But this aside, the game is even more of a masterpiece than I knew at first, and 100 percent worth checking out today, even if you have no nostalgic memories of eating tuna sandwiches and playing these kinds of games during a snow day in 1997.

I think I may have just overshared a little.

Read Whatever You Want: Just Do It Critically

Nobody asked, as usual, but I thought I’d give my two cents on this whole Ruth Graham is-it-a-controversy-I-can’t-really-tell thing brewing over Young Adult fiction. I say so because the backlash, which surely won’t linger around for very much longer at the rate the internet gets enraged about stuff, seems to have transformed one opinion piece into a mini-dramatization of one of the issues of our time: mainly, the idea of what “growing up” means nowadays.

First, the basics: Graham’s piece, in case you haven’t read it, is entitled “Against YA” and contends that the genre of literature aimed at teens is pitched at their level and not at an adult’s. Citing John Green’s novel The Fault In Our Stars as an example, Graham doesn’t say that adults can’t read books written on this level, but that they shouldn’t because they have more appropriate things to contend with in the realm of “literary fiction.”

The piece had some, like one friend in my Facebook feed, seriously reconsidering their cultural intake, but it has made far more strike back, and now pretty much every news source on the internet has some counter-article with a title like “Yes, It’s OK to Read YA. Don’t Cry. The Big Bad Slate Lady Can’t Hurt You.” Many people are, probably rightly, condemning the piece as clickbait, and I run the risk of prolonging this whole thing more than it needs to be by even linking to the original article, but I think there’s more to the subject than that.

Now, don’t worry: I don’t agree with Graham. I’ll admit straight away that I am not going to argue for her position. Heck, as a late-twenty-something who gets paid to write about old adventure games and cartoons, I’m one of the last people who can condemn the adult embrace of childhood pleasures. Also, “literary fiction” as a category is bullshit. Some of the best genre fiction is literary, some of the best “literary fiction” is genre, and we should worry less about labels than what it is we’re actually reading.

While I definitely find Graham’s position overly reductive, there’s one point I do think needs to be stated: we are infantalized by the media on a regular basis. And a lot of us like it. But the danger in this has nothing to do with what we consume, and rather how we go about consuming it. I read a piece a while ago about superhero movies, where the author said that it used to be children wanted to watch movies that were made for an adult crowd, and now it’s the other way around. The problem comes when people think that the YA label means “leave your brain at the door,” or “it’s just simplistic kid stuff.” It doesn’t, and it isn’t.

I think what troubles Graham is the idea that we might wave away more complex issues because we’re too busy projecting ourselves back into the minds of teenagers and abandoning our “adult” selves. But you can read books and watch television and see movies that are all “meant” for that age group without sacrificing your current mindset. The important thing is critical thinking, whether or not you get anything new from the experience.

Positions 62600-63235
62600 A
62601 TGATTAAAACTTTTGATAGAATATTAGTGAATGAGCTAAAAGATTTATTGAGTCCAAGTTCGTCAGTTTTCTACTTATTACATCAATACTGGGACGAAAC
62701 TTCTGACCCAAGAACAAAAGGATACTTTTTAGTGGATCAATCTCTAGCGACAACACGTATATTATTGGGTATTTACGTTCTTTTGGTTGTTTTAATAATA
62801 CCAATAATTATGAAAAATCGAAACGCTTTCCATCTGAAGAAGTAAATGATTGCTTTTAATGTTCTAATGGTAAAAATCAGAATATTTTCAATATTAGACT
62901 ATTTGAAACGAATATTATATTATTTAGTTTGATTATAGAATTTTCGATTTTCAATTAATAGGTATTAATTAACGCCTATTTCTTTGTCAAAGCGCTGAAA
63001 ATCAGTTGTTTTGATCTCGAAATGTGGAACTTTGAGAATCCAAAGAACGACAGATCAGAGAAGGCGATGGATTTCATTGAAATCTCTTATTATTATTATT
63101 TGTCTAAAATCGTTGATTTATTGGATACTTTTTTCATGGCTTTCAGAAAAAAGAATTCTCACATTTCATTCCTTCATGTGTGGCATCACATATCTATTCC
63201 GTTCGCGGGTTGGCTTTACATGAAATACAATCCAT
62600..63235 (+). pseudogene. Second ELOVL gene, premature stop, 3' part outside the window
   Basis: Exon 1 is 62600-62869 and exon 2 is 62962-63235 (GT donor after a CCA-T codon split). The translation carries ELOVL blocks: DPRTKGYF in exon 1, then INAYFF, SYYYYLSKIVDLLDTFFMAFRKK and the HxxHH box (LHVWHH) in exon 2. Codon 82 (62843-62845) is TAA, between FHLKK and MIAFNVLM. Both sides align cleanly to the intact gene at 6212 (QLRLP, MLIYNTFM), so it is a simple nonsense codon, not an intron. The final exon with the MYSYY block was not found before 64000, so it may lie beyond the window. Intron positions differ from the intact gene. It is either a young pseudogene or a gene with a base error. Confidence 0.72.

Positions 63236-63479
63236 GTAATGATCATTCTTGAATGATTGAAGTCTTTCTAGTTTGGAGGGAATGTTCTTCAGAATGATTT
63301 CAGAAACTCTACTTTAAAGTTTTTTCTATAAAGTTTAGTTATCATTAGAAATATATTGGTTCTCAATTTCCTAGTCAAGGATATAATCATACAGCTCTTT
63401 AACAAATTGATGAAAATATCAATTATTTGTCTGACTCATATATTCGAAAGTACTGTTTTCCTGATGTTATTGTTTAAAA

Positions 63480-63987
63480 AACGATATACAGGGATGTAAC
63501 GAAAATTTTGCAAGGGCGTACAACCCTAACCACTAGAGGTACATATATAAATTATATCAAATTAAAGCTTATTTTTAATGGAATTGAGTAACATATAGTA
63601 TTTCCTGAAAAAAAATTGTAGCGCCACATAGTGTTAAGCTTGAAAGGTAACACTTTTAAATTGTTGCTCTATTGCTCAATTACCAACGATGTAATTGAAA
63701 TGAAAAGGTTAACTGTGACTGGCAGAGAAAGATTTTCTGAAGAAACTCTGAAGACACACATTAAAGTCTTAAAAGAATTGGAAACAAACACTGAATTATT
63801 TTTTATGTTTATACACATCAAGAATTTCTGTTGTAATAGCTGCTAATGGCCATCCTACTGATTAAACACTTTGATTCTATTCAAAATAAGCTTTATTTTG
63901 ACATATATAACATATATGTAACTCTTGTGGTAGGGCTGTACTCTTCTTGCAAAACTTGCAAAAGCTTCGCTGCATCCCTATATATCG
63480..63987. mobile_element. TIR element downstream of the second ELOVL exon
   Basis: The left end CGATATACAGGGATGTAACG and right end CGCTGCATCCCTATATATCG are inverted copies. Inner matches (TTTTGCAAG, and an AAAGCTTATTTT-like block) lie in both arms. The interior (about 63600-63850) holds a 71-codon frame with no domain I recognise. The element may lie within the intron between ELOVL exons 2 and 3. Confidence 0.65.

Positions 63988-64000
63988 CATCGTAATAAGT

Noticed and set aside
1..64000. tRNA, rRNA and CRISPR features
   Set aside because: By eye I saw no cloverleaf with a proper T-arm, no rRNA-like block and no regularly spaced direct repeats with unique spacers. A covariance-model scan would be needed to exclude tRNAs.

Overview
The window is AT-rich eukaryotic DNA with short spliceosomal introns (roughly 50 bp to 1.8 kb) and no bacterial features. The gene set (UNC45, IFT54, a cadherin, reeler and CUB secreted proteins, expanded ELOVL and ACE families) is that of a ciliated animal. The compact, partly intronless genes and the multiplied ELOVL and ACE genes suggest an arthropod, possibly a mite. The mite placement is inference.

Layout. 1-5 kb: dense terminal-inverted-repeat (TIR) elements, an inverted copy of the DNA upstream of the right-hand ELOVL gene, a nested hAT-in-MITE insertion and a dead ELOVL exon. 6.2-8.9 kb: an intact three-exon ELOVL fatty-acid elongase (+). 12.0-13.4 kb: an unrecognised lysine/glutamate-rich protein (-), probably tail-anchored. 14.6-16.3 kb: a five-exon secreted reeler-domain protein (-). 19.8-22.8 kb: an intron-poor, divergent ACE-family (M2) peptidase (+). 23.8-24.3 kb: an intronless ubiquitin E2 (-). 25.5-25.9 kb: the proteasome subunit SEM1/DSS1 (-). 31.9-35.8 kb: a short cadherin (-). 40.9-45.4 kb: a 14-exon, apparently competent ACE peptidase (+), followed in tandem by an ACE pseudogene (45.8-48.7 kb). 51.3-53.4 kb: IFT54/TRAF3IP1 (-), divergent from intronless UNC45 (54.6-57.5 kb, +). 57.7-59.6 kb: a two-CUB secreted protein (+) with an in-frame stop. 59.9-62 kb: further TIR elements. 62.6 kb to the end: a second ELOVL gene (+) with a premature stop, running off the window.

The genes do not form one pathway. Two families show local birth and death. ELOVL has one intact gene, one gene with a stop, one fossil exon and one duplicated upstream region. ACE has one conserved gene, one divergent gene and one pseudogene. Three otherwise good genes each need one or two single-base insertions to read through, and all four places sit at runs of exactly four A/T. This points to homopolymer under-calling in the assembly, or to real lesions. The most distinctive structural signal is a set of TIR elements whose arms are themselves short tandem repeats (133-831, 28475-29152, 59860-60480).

Too often I hear the phrase “It’s entertainment!” thrown around as a defense for a superhero movie or something that someone feels I don’t like because it’s not “intellectual” enough. Well, I can recognize something’s purpose and whether or not it succeeds at that. I can also see if there are any discomforting tropes or messages tucked away in there that others might take from it. And I can enjoy something as entertainment even while recognizing these aspects. I can do all that, because I have an adult brain. Here’s a tip: a Young Adult brain can do that too. It’s all in how you use it. Plenty of hifalutin intellectuals have won over new followers by wading into the muck of “mass entertainment,” and plenty of people reared on loud music and trashy films have gone on to create important artistic works.

When I was the librarian’s definition of a “young adult,” I didn’t seek out books that were explicitly written for that market, but I didn’t necessarily avoid them either. I was more interested in what they were about. While i delved into Harry Potter, I also read authors like Douglas Adams and Terry Pratchett and Dave Barry and Kurt Vonnegut and Roger Ebert. All of these guys have something in them that arguably makes them, shall we say, outside the realm of  traditional “serious literature,” and some wind up on the reading list of younger crowds. But they aren’t necessarily explicitly marketed as “for teens,” either. They are what they are, and teens may or may not gravitate toward them. And my guess is the average young person doesn’t pick a book to read simply because it’s got YA on the margin, but because they want to read it (or they’re being forced to by their evil, cackling English teacher).

Ebert wrote many movie reviews where he acknowledged when he was not  a film’s target audience but still gave his honest opinion and evaluated it for that crowd. Why can’t the average Old Adult do the same thing? I stand by a philosophy of omnivorous consumption when it comes to art: go everywhere, try a little of everything, and get outside your comfort zone.

That being said, I have the feeling I would hate The Fault in Our Stars, and would have hated it even more as a teenager. But that doesn’t mean I shouldn’t read it.